Public Transit and Livable Streets

A more robust, efficient and fully-funded public transportation system is key to sustainable growth for our community, and for the city and region as a whole. At the same time, there are simple things we can do to make our city's streets safe for pedestrians, bikers and drivers alike. With more frequent subway and bus service, with safer and more better-planned streets, we can have both a metropolis that really works, and neighborhoods that are more livable day-to-day.

Dark days, and brighter ones

The waning days of 2014 have been dark ones for New York City. The killing of Detectives Rafael Ramos and Wenjian Liu made real the worst imaginable fears for those who put their safety on the line to serve our communities. Reactions to their murders highlighted tensions among New Yorkers – around how we understand the challenges of public safety and policing – and have risked setting us against ourselves.

Just a few weeks earlier, here in the 39th Council District, we lost 14-year-old Mohammad Naiem Uddin in a traffic crash that reminded us that our efforts to improve traffic safety and reduce speeding have not yet done enough.

Still, as the year turns, I remain truly grateful for what we’ve done together. Democracy can be messy, even painful. We don’t all agree on how to understand the problems, and certainly not on the solutions. But I am genuinely glad about what we’ve achieved together in New York City in 2014. While much of the rest of the country is stuck in a place of political polarization, we have moved forward in tangible ways to make lives better for many New Yorkers. Read more »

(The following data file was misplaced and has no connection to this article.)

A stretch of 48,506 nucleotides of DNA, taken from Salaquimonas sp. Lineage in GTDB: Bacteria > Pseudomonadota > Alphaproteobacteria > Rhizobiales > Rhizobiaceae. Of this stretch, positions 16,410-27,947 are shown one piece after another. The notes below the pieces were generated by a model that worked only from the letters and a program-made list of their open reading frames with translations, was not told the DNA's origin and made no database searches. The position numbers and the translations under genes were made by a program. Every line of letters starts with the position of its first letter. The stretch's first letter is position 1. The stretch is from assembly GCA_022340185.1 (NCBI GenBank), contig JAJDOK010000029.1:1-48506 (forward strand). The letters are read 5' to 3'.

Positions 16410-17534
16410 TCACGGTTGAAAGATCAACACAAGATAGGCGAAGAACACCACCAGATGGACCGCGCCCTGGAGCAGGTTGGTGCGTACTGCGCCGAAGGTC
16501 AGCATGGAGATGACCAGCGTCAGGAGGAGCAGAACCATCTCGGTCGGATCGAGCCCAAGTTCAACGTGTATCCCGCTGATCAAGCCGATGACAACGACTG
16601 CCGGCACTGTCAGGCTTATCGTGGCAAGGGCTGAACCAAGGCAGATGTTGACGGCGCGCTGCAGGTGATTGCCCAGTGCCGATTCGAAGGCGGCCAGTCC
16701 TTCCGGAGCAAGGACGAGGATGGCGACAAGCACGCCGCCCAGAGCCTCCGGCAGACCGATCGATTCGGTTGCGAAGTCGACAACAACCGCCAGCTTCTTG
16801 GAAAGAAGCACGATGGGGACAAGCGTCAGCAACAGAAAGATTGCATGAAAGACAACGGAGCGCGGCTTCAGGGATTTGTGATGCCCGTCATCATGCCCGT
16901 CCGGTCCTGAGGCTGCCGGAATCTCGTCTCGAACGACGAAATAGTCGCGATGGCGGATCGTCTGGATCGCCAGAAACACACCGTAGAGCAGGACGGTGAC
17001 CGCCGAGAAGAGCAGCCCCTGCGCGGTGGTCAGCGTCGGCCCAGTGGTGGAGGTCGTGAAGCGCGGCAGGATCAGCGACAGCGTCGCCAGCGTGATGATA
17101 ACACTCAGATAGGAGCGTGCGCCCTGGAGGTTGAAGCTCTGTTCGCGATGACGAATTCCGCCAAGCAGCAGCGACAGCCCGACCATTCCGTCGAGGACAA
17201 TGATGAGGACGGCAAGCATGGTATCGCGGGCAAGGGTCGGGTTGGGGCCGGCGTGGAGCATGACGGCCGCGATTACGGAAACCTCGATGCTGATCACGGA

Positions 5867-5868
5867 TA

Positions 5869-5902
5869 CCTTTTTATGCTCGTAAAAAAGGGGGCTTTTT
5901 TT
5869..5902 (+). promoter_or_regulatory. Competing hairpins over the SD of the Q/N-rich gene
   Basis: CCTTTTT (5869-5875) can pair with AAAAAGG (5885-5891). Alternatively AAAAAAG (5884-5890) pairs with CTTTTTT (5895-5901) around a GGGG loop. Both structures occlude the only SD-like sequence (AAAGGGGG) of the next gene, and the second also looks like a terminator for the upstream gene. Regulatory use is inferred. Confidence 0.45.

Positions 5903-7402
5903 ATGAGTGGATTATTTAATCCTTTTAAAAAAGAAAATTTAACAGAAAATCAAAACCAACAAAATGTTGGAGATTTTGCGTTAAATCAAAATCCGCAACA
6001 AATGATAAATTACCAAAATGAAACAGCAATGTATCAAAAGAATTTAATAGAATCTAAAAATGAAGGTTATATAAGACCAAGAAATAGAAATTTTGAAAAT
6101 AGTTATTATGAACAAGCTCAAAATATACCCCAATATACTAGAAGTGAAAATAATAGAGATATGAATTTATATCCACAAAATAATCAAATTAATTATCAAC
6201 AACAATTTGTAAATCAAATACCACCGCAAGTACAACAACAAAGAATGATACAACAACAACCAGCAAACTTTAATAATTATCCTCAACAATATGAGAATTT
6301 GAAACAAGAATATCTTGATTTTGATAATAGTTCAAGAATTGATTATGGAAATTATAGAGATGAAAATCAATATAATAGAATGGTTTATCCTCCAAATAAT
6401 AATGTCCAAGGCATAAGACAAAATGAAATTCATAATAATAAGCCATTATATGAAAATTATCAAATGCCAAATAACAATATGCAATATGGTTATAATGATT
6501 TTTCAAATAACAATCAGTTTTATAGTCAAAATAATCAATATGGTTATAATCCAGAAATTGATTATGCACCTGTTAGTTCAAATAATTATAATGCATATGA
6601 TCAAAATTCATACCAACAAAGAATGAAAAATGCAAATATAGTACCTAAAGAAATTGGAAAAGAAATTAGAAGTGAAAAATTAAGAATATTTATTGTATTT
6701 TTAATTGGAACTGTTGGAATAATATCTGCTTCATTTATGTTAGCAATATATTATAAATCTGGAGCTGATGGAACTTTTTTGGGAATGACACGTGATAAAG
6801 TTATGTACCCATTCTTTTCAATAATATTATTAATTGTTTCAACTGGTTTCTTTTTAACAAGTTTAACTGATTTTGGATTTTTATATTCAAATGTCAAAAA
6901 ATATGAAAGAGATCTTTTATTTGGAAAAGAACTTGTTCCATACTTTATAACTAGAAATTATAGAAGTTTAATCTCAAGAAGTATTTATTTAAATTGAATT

Next steps toward Kensington/Windsor Terrace Street Safety

Last week, many of us joined memorial services for Mohammad Naiem Uddin, who was killed in a hit-and-run incident at E. 7th Street & Caton Avenue. As our community came together for the Uddin family (you can make a contribution to support the family, organized by the PS 130 PTA), the call for action was clear: we must do all we can to make sure this does not happen again.

I’m writing to let you know the steps we are taking – to honor Naiem’s memory – toward safer streets in Kensington/Windsor Terrace and beyond:

Read more »

Participatory Budgeting Assemblies Kick off with Streets and Transit

By Neil Reilly, PB Disitrict Committee member, and past facilitator for the Transit Delegate Group